The Missing Link in the Cloud: sysadmins

Cloud Image by Chris BetcherAggravating though it may be, it seems the big question on IT Managers’ minds right now is whether to move various operations to “the cloud.” You can’t swing a cat without hitting stuff like Paul Venezia’s article exploring some of the hidden costs of cloud outsourcing, this article regarding the death of a cloud service, or an interesting conversation I recently had on LinkedIn that became almost heated.

In all of these, I notice the following:

  1. There is some super-duper resistance to any suggestion that beloved SaaS services might have flaws.
  2. Lots of managers think that creating backup systems, et. al. is some magical process that shouldn’t be done in-house if it can be avoided.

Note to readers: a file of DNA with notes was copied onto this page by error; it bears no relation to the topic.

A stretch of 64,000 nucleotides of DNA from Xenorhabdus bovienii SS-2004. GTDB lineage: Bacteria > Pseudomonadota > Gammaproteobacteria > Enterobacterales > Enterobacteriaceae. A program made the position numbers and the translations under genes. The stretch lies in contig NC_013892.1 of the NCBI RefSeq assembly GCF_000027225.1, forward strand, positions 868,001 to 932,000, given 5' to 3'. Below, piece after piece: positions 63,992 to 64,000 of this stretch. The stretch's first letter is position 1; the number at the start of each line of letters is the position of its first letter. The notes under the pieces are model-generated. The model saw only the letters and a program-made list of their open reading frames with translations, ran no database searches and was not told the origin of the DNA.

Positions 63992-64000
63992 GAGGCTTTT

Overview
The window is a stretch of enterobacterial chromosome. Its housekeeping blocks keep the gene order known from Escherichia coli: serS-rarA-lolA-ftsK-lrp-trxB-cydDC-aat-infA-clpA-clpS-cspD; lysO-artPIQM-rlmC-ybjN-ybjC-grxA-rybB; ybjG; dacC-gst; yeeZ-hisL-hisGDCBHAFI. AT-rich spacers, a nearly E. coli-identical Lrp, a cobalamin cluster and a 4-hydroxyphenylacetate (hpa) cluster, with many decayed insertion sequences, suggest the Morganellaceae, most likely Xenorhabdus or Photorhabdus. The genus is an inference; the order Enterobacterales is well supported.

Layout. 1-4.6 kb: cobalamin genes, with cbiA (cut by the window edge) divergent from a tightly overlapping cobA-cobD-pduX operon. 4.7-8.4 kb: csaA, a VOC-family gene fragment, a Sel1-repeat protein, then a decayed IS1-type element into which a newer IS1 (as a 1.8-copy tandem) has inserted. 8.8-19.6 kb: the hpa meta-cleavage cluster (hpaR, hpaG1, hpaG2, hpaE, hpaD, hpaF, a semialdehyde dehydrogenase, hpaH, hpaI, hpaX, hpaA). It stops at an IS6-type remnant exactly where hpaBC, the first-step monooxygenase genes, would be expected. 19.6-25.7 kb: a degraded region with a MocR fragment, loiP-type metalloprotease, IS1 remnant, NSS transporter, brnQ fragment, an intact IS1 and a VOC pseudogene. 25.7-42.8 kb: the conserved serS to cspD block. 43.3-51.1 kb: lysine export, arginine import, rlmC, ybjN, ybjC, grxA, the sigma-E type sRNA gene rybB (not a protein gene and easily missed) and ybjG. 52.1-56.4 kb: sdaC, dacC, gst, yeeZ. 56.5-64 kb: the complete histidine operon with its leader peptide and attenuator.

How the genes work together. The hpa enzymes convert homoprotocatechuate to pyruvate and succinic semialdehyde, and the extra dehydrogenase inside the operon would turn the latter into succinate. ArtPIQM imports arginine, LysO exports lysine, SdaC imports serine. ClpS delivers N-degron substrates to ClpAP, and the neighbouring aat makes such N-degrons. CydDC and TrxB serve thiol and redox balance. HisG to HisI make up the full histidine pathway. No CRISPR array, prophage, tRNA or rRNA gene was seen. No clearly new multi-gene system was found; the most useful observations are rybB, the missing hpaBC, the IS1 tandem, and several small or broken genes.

I attribute the first of these to (a) brand loyalty (b) a “cool factor” and (c) the fun experience that services like DropBox often provide. But (2) is confounding. Backups and file storage are so super-simple! rsync and samba, et. al. are your friend!

More to the point: we managers have to remember to talk to our sysadmins. The way I put it in my book, Information Age Management, “devising subtle-yet-powerful technical solutions to networking problems is what [your sysadmin] does for a living and if you give him the opportunity, he’ll probably find a way to meet your security requirements
more effectively, less intrusively, and for less money than you would otherwise.”

The place for a question about whether DropBox – or any other service – is appropriate for a given company isn’t LinkedIn but in a meeting between the manager who has to make the decision and the sysadmin he hired to keep The Machines running.